Vesak - to be
celebrated by Buddhists all over the world next Thursday - is the day in white. Devotees - young and old - clad in white trek to the temple early morning to observe 'ata sil' and spend the day there.
White is the symbol of simplicity. It is a neutral colour. The
devotees carry baskets of white flowers -'araliya', 'pichcha' or some other variety - to be offered to the Buddha at the image house, the bo tree and the 'chaitya'.
Each temple has a planned programme of activities for the day. The programme begins with the observance of 'sil' around six in the morning when the 'loku hamuduruwo' - the chief monk will deliver
precept by precept to be repeated by the devotees.
As on other Poya days, they will observe the eight
precepts - three more than the normal 'pan sil', the five precepts observed as a rule every day. The monk will then deliver a short sermon on the significance of the day.
Vesak commemorates the birth of Prince Siddhartha, his leaving lay life and attaining Enlightenment as the Buddha and the passing away of the Buddha after 45 years of service to mankind.
While sermons on the teachings of the Buddha will be heard throughout the day, there will also be guided meditation and time for the devotees to meditate or read the Buddhist texts on their own. It has been the practice for an elderly person to relate a story from the Pansiya Panas Jathaka Potha - the book containing 550 Jathaka tales describing the
previous lives of the Buddha.
Such reading was popular particularly at a time when the literacy level in the villages was rather low. There were only a few elderly persons who could read the text. One of them would gather the devotees round him and start
reading aloud. Things have changed over the years but in some temples, the
The 'budha pooja' is offered to the Buddha with the participation of all devotees. Before the monks and those who had observed 'sil' sit for the morning alms ('heel daane') portion of the food is offered to the Buddha and placed in front of the statue in the 'budu ge', the image house.
The monk would recite the
relevant stanzas for the offering of flowers, light (in the form of oil lamps that are lit) and incense (joss sticks which are lit).
The devotees repeat the
stanzas. Before the
mid-day alms too, the
'buddha pooja' is offered. In keeping with the rule that no solid food should be taken after noon when one observes 'sil' - practice that monks always follow - even the 'buddha pooja' in the evening is restricted to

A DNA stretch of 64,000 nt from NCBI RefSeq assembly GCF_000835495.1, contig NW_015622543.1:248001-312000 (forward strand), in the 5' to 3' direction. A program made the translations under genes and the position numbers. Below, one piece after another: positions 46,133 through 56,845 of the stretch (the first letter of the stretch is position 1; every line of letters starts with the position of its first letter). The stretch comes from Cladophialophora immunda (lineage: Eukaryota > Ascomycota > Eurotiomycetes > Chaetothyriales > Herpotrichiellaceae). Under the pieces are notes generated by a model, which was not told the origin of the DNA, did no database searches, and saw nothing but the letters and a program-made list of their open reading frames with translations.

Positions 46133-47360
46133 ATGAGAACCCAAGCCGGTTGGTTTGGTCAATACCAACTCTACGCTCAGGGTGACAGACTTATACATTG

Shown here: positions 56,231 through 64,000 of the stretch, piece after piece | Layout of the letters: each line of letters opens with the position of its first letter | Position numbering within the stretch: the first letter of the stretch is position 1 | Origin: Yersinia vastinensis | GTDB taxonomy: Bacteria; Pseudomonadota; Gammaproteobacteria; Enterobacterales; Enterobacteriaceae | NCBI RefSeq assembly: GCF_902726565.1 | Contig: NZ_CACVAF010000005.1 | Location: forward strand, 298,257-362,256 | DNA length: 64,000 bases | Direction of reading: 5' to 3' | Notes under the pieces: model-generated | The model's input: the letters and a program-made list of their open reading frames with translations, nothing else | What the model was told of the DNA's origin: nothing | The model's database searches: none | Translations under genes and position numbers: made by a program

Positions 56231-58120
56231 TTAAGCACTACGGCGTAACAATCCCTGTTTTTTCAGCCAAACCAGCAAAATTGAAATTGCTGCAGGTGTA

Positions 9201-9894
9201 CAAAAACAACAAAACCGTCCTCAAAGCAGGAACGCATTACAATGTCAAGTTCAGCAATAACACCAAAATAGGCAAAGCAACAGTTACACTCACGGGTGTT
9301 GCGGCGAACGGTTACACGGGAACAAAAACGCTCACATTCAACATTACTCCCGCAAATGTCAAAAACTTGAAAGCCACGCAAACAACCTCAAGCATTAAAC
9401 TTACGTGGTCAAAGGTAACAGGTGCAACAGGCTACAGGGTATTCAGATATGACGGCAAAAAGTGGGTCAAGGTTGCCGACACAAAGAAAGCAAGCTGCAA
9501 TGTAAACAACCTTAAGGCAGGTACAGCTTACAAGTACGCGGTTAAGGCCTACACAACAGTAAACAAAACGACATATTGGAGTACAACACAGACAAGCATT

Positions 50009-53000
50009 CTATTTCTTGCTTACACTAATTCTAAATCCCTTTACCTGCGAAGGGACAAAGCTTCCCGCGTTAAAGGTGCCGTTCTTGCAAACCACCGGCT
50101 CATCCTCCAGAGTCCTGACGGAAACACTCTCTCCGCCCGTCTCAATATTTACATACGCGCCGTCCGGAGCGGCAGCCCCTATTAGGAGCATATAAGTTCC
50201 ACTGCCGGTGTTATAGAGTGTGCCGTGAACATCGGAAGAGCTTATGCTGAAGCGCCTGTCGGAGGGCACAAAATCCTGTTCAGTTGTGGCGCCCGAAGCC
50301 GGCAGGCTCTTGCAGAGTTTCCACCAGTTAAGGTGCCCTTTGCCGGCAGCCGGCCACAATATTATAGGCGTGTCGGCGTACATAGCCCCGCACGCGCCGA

The devotees renew 'sil' in the evening by observing the eight precepts once again. This means that they will continue with 'sil' until the next morning. Most of them will stay over in the temple till morning.
Vesak is a day of
devotion and dedication to one's faith. The normal work that one indulges in is set aside and he or she would spend the whole day taking part in religious
Vesak is also a festival of lights. In every temple
hundreds of oil lamps - the traditional 'pol thel pahan' - are lit and arranged neatly throughout the temple premises. Even in homes either the 'pol thel pahan' are lit using coconut oil or Vesak lanterns using
candles are lit.
The pandals are a
special feature during Vesak. Erected at a
strategic location, very often close to a junction so that people can find their way conveniently, the
pandal is a feature of the festival of lights. Each
pandal depicts a story - mainly a Jathaka tale. The story is related over the public address system but often the beauty of the
pandal is in the intricate system of lighting.
Another feature during Vesak is the 'dansela' where people are offered free food. Sheds are erected at convenient spots along the main roads and meals are given to all the
In the old days it was rice and curry that was served but now there is variety from fried rice to noodles. Motorists are served with tea or soft drinks.
Vesak thus sees
multi-faceted activity all of which revolve round piety and goodness.